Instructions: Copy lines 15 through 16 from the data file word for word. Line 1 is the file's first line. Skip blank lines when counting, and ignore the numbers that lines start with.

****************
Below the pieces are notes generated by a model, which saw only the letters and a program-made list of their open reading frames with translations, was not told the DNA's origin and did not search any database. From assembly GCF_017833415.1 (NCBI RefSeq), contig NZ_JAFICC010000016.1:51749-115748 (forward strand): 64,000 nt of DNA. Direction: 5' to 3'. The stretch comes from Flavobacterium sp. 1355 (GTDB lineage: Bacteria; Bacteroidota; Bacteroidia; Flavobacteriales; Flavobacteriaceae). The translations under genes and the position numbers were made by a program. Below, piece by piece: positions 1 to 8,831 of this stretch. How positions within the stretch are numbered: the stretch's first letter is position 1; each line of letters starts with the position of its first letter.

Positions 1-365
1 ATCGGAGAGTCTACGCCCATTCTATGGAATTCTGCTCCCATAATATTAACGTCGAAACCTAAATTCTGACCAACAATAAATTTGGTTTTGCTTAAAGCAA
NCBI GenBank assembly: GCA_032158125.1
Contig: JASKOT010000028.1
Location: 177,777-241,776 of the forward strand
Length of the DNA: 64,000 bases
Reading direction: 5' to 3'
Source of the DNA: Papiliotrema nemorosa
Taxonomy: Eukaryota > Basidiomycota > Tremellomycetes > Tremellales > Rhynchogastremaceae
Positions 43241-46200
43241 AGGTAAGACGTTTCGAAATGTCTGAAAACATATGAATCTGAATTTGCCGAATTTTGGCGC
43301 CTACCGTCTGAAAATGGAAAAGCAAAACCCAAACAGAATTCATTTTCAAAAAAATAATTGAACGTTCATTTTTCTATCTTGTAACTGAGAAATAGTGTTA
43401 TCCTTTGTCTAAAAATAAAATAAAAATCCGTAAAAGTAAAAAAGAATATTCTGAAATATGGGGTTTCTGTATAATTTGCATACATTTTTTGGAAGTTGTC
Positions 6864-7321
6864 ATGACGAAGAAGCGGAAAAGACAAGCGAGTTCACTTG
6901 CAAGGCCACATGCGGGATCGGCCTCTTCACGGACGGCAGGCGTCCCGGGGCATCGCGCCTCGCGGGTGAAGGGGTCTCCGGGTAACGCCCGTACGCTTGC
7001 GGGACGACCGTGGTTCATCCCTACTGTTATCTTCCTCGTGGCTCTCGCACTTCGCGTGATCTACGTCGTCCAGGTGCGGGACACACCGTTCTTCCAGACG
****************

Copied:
Positions 6864-7321
6864 ATGACGAAGAAGCGGAAAAGACAAGCGAGTTCACTTG